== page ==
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UBC Report Summary

A official lab report proving Alligga Flaxseed Cooking Oil retains all nutrition

UBC Report Summary

Recently we had our flaxseed oil tested by the UBC Food Safety and Engineering Laboratory to determine the fatty acid content, phenol content and the tocopherol content of our Alligga Flaxseed oils compared to other popular cooking oils on the market like olive oil, grapeseed, and coconut oil.  Samples were tested before and after heating to ensure that our oils nutritional value stayed consistent.

Omega 3 Content

This study proved definitively that our oil retains its level of omega 3 fatty acids after heating, and that it has substantially more Omega 3’s than other common cooking oils on the market.  The study concluded that there is no statistical difference in Alligga Flaxseed oil omega 3 content before and after heating, once again proving our oil’s versatility as a flaxseed oil that can be cooked with to a high heat.  

Here is a table from the report summarizing its results:

Table 1. Summary of fatty acid content of the cooking oil samples




Gamma-Tocopherol Content

We were also pleasantly surprised to learn that our Alligga Flaxseed oil has a very high amount of gamma-tocopherols, a potent antioxidant that makes up vitamin E.  There is an increasing amount of research that shows that they are extremely beneficial to include in a healthy diet, and that they also have a strong anti-inflammatory effect.  As the table below shows, Alligga Flaxseed oil has significantly more gamma-tocopherols than other more frequently used cooking oils like olive oil and canola oil.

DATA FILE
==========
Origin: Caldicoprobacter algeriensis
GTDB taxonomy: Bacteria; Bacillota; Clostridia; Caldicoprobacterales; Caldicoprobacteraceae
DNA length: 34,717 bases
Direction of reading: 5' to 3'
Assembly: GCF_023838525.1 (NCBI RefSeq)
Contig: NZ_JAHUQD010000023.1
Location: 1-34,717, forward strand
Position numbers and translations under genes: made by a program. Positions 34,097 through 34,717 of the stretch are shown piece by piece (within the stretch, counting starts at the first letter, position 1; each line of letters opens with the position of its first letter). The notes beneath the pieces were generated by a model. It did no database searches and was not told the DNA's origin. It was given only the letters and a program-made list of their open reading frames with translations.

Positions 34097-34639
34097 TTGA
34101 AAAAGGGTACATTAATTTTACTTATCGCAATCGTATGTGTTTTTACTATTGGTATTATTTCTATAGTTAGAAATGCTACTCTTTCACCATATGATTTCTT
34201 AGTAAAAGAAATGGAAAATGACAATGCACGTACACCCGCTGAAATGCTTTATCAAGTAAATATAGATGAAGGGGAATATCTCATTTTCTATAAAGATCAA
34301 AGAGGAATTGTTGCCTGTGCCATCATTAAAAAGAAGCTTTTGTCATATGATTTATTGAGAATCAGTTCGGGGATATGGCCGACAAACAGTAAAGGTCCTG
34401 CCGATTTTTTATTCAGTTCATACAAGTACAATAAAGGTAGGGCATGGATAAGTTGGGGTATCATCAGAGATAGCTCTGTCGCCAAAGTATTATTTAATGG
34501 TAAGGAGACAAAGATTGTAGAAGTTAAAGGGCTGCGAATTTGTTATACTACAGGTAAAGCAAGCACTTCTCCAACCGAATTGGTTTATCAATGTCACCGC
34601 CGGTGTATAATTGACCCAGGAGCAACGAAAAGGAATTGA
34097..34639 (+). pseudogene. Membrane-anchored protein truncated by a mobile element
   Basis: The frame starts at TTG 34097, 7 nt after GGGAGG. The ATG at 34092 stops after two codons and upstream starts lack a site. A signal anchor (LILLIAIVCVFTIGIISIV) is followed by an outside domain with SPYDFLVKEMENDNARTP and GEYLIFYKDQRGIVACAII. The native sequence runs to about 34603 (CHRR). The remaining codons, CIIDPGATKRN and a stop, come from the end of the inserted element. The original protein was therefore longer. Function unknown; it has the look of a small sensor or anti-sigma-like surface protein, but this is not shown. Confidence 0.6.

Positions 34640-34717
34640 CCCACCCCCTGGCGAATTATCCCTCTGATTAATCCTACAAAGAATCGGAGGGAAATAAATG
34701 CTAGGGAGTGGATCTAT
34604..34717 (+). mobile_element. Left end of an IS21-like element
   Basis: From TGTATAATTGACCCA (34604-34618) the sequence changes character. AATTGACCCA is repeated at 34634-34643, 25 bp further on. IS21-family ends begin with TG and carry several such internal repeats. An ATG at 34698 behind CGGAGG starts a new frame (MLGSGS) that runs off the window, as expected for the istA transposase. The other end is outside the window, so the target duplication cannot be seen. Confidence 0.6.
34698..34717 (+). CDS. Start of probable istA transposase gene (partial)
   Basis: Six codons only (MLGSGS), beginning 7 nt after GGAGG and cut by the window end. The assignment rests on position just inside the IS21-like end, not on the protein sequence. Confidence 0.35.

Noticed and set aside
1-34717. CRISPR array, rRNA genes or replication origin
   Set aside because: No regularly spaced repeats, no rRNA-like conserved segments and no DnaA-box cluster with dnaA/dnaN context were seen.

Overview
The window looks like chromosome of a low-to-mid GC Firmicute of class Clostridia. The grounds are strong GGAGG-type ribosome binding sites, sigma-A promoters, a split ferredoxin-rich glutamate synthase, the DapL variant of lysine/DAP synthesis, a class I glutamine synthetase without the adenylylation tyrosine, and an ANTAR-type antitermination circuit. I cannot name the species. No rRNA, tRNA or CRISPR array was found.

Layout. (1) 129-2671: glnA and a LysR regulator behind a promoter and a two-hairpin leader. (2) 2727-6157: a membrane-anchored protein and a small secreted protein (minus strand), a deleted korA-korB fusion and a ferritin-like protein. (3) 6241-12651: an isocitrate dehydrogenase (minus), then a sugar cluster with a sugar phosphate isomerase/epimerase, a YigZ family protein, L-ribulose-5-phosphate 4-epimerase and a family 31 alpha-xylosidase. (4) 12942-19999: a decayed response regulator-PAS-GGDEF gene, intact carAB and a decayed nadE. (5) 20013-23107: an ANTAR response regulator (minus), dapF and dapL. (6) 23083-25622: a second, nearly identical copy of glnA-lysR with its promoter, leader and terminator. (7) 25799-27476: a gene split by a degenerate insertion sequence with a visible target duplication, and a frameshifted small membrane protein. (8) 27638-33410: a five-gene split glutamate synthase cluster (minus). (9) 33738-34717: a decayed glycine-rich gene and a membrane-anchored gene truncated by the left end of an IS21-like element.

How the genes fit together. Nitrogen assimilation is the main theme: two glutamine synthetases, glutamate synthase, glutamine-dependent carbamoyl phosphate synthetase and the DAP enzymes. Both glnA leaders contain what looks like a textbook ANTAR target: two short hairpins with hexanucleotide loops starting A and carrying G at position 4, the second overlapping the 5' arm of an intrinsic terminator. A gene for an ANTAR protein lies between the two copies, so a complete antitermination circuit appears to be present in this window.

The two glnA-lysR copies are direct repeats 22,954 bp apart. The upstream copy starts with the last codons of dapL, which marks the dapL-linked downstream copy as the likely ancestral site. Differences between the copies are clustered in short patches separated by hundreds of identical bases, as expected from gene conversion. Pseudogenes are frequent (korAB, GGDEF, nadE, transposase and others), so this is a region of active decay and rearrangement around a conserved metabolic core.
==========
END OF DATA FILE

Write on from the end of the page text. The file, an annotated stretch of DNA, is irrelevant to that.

Table 2. Gamma-tocopherol content in different cooking oil samples


Phenolic Content

While the lab was unable to detect a high concentration of flax lignan secoisolariciresinol diglucoside (SDG), another potent antioxidant, the levels of SDG in ground flaxseed are known to be high so we recommend trying our ground flaxseed if this antioxidant is of particular interest to you.  However, the overall phenolic content of the oil was still considered good. Especially when coupled with its very high omega 3 and gamma-tocopherol concentrations

Table 3. Total phenolic content in different cooking oil sample

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